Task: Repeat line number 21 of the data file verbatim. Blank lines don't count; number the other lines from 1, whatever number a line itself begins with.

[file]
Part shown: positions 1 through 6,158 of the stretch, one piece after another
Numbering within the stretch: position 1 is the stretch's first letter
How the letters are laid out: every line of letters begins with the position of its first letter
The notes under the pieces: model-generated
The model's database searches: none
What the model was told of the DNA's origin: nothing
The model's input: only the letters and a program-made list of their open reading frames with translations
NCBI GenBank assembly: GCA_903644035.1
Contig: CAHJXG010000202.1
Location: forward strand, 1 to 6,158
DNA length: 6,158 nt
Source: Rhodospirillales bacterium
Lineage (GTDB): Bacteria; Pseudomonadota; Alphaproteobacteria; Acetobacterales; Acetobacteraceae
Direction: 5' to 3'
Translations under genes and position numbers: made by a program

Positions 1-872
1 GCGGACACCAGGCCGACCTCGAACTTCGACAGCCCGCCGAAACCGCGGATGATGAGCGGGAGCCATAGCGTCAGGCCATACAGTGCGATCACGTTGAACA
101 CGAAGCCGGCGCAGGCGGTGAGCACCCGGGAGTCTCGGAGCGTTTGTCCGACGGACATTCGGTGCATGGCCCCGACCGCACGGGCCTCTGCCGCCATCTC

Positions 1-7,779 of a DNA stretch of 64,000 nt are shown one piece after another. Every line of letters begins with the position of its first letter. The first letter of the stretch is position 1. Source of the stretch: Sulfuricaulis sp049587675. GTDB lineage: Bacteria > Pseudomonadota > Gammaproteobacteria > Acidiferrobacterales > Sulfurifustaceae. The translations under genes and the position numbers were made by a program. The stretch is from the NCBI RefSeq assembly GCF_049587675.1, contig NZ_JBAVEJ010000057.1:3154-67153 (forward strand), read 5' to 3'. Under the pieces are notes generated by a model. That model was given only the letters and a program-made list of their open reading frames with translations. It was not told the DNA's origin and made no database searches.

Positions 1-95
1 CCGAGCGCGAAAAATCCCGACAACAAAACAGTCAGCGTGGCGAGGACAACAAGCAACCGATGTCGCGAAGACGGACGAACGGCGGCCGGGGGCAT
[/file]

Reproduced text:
1 CCGAGCGCGAAAAATCCCGACAACAAAACAGTCAGCGTGGCGAGGACAACAAGCAACCGATGTCGCGAAGACGGACGAACGGCGGCCGGGGGCAT